Notably, the package comes with 2 housing frames for the Hero cams and 1 mount for the Hero5 and Hero Sessions. This makes it ideal for videographers who have several GoPro cameras. The package also has other necessary accessories including;
- 3 batteries plus a charging cradle
- 1 remote control
- Usb cable
- Wrist strap
- A rainproof carrying case
Although I would not call the Removu S1 ‘bombproof’ in terms of build quality, it really has a good solid feel in your hands, and it’s not unnecessarily heavy. The S1 has a plastic and metallic construction and seems quite robust for the hikes.
Removu also claims that it is both rainproof and waterproof. However, I would recommend that you let it stay in its rainproof carrying case in such occasions given its price.
Features and Performance
The S1 has about every control detail that you’d require for your shots on the handle. This includes the tilt and pan functions that Karma Grip lacks.
Another cool feature about this stabilizer is that you can detach the hand grip. This allows you to mount the head mount to a pole then use the wireless joystick remote to control the gimbal.
About performance, the Removu S1 boasts 3 operational modes;
- Pan- this mode locks the tilt and roll functions and allow you to sweep around the scene horizontally
- Follow- here, the roll is fixed, but the camera can pan from horizontally and also tilt up and down
- Lock- the camera maintains one position in this mode with no panning, tilting and roll movements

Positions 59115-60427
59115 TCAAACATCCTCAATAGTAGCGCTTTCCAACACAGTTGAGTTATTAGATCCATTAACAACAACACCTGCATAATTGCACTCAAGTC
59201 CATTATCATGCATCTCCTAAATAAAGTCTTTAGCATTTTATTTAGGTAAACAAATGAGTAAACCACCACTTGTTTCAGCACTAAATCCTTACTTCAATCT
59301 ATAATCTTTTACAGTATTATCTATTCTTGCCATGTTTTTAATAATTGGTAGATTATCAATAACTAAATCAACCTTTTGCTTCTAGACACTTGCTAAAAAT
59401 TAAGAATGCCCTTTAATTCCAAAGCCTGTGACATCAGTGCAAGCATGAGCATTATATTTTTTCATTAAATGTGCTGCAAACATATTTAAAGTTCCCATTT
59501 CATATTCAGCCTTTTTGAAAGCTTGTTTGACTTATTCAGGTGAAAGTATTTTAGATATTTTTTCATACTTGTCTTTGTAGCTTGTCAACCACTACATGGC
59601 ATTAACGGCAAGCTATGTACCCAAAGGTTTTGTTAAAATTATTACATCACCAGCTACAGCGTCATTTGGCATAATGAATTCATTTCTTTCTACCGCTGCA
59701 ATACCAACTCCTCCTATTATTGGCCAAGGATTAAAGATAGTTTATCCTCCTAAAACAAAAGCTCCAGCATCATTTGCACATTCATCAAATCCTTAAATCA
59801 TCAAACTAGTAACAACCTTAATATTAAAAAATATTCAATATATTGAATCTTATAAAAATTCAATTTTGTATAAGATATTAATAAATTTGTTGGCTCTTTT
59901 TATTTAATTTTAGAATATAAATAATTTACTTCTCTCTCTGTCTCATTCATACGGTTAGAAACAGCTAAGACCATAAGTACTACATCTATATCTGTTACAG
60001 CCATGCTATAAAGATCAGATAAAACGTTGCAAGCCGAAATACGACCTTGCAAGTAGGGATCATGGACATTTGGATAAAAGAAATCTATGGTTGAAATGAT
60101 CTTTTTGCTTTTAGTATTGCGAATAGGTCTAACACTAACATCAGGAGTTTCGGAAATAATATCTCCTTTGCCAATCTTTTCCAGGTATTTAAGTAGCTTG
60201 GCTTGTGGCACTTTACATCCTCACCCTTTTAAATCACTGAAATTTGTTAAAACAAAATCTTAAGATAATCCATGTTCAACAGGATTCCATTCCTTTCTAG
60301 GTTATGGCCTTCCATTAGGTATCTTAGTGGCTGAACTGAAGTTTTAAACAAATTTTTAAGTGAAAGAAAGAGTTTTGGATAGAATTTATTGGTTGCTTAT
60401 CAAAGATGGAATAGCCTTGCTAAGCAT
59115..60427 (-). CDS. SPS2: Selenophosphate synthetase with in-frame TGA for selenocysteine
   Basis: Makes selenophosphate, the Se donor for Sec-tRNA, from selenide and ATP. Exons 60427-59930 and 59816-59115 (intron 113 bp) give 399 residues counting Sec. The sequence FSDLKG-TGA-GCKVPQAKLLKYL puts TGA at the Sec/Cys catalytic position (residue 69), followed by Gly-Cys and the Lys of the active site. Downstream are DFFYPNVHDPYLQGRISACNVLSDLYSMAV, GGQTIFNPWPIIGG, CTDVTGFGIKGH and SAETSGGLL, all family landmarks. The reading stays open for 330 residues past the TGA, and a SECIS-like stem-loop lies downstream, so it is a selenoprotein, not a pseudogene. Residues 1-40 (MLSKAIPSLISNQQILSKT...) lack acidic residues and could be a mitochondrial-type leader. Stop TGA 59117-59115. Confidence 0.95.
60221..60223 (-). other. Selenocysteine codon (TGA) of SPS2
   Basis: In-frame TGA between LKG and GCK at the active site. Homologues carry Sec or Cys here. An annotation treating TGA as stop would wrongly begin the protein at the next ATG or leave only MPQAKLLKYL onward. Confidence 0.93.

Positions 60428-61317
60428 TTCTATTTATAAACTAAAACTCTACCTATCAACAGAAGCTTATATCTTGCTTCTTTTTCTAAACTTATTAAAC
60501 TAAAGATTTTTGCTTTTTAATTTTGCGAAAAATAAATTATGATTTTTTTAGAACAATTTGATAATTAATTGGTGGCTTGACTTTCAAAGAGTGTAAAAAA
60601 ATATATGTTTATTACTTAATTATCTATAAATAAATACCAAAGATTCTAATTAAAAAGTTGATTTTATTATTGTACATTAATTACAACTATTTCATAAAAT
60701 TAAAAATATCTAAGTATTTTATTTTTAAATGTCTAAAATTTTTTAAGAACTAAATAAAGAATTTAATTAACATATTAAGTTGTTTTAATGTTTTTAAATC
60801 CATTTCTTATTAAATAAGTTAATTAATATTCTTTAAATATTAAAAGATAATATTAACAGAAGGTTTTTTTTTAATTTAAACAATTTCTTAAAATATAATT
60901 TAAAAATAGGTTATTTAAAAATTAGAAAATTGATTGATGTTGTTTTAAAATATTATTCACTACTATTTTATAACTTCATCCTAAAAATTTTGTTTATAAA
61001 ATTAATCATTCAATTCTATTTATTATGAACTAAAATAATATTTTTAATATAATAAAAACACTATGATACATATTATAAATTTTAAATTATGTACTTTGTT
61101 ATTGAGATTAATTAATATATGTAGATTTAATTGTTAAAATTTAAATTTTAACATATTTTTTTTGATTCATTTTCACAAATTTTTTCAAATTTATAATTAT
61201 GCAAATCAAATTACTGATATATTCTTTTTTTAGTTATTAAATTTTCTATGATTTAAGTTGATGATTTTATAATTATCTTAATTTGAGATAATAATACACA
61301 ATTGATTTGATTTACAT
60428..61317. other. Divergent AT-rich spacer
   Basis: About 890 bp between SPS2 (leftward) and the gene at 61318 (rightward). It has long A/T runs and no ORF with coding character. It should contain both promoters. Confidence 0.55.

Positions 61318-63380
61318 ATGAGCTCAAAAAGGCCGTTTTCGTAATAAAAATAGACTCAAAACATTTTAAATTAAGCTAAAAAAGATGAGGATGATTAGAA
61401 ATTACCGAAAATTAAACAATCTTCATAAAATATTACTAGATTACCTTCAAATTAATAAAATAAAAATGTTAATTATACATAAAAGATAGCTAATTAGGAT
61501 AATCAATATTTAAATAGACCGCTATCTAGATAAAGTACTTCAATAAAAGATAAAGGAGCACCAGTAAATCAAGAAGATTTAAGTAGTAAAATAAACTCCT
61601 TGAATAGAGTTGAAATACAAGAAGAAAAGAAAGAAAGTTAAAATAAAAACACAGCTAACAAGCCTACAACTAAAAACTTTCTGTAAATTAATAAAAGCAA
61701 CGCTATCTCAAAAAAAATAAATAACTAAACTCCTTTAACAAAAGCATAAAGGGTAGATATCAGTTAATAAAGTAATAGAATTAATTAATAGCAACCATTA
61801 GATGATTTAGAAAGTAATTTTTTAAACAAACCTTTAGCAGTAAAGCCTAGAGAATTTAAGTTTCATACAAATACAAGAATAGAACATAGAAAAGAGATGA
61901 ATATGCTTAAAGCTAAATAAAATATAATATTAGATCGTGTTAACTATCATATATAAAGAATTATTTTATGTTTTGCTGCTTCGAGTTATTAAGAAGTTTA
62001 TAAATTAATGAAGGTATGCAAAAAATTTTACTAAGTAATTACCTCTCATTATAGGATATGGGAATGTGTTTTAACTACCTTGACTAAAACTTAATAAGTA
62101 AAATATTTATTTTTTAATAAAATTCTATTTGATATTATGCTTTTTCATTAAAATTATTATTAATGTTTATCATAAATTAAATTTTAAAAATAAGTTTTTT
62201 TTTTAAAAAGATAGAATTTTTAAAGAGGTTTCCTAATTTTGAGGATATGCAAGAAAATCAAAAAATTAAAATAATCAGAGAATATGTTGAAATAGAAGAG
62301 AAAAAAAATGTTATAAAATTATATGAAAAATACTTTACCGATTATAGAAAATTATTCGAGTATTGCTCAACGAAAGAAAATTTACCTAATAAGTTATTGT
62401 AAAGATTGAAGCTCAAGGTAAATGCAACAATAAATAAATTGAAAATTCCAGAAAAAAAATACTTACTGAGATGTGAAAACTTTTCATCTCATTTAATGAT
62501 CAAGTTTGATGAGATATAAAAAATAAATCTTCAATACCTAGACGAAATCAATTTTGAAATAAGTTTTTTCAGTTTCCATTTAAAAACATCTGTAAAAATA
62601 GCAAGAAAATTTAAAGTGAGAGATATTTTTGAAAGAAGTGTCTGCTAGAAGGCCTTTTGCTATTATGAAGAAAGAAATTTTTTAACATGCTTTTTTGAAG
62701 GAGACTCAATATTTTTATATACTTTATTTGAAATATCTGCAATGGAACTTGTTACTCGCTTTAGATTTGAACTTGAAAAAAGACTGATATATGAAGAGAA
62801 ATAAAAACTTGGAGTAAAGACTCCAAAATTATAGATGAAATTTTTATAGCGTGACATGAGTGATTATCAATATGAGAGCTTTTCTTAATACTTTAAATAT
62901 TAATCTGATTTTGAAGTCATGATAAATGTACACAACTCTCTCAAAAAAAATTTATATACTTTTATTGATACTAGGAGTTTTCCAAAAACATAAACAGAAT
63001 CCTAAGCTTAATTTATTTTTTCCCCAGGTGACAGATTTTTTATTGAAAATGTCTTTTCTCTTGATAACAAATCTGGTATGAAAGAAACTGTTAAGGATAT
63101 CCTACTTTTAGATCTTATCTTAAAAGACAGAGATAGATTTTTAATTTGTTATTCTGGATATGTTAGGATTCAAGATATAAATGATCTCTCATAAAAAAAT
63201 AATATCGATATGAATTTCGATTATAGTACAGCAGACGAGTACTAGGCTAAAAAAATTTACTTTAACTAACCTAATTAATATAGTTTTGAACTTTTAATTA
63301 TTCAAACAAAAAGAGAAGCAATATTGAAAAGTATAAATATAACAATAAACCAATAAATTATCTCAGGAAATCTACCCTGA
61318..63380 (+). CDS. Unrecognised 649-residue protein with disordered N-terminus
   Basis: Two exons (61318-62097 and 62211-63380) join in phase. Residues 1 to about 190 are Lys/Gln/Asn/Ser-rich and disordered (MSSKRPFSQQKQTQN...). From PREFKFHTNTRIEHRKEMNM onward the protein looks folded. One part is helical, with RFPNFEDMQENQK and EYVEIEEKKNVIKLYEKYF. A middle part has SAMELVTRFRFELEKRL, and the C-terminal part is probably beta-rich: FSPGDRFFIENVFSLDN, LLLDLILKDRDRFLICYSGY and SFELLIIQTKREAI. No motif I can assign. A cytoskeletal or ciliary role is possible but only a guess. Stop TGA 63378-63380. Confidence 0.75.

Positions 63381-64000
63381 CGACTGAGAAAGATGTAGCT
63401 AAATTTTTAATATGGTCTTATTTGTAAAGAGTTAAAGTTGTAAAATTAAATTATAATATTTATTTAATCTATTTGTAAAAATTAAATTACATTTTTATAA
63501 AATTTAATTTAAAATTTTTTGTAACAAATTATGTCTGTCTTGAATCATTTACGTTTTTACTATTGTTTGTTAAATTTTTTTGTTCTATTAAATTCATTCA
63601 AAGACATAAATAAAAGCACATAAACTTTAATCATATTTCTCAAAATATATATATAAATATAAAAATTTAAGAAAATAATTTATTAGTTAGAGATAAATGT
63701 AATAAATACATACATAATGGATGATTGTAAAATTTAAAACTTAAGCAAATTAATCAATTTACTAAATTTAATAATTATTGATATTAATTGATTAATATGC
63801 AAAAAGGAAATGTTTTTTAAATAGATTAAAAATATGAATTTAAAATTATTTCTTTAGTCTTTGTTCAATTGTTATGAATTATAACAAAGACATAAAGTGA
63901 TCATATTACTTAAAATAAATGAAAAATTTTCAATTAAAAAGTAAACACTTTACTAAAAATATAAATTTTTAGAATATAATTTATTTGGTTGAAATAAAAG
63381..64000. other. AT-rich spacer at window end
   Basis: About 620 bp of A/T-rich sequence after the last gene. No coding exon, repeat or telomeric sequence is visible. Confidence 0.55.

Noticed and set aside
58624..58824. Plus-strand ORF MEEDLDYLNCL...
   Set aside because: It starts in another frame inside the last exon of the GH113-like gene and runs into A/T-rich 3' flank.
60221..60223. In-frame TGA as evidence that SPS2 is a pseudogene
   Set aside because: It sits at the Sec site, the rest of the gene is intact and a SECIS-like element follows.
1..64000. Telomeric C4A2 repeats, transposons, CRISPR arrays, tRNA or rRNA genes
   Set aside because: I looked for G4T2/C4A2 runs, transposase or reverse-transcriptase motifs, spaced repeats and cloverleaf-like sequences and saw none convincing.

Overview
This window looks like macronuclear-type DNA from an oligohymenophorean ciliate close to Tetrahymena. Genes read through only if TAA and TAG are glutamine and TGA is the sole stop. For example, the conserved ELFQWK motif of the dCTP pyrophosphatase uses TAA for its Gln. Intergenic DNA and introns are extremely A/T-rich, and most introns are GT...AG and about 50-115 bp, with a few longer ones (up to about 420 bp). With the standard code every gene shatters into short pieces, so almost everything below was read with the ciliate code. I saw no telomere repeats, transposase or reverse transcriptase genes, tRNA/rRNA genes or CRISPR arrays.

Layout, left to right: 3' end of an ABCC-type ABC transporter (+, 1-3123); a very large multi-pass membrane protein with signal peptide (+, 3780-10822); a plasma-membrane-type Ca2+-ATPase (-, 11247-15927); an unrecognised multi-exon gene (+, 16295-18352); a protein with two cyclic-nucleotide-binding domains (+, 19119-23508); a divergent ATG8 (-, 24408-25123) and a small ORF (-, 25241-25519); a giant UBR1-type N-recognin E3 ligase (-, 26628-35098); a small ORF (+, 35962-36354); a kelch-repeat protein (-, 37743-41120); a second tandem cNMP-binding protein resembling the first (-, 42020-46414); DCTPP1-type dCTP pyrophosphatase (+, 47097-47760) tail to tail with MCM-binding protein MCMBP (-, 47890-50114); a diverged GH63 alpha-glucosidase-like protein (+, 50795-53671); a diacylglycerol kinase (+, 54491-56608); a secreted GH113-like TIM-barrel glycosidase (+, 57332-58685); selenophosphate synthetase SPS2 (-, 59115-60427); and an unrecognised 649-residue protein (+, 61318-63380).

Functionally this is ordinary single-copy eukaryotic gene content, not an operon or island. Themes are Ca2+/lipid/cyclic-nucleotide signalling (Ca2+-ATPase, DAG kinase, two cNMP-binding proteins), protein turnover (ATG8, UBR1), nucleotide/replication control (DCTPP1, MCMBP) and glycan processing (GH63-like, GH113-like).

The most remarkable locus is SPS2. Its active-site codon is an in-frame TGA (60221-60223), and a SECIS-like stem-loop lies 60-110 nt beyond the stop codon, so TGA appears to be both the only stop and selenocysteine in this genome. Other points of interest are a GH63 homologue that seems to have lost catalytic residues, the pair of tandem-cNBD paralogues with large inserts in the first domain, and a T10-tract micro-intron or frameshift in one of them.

The gimbal is powered by a single battery housed in the head unit, and it’s removable. Worth pointing out, the package brings you 3 batteries.
This means that unlike using the Karma Grip, there’s no point you’ll ever stop shooting due to low battery. On the other hand, the remote control is powered by a built-in battery.
Overall, the Removu S1 is an impressive kit offering near-professional footages shots straight off the box. This thing is lightweight, easily portable, and also straightforward to use. It also does a good job in stabilizing your footages.
Although it does not meet the quality of GoPro’s Karma, it still meets the quality that any normal videographer might be looking for in a good quality shot. Again, knowing that everything that you need for your video session is included in the package is a really good thing.
Dazzne HD-2000 Professional Camera Stabilizer
The Dazzne HD-2000 wraps quick and precise balancing, flexibility, and style in a thoughtfully crafted stabilizer that get things done without being overly pricey.
Though this handheld unit does not promise some out-this-world shots, it has remarkable performance in minimizing most of the camera shakes. Once you get a good hang of it, you might be able to boom, pan, tilt, and even run with very minimal camera shakes and instability.
Don’t simply take my word for it though. Here is its review.
Design and Set up
From a design point of view, the Dazzne HD-2000 is pretty similar to the Flycam HD3000 that I had reviewed some time earlier here.
The only notable differences, however, are that the Flycam HD3000 extends to a taller height and also supports more weight than the Dazzne HD-2000. However, if Dazzne rolls out a HD-3000, we expect it to be a perfect match to the Flycam HD3000.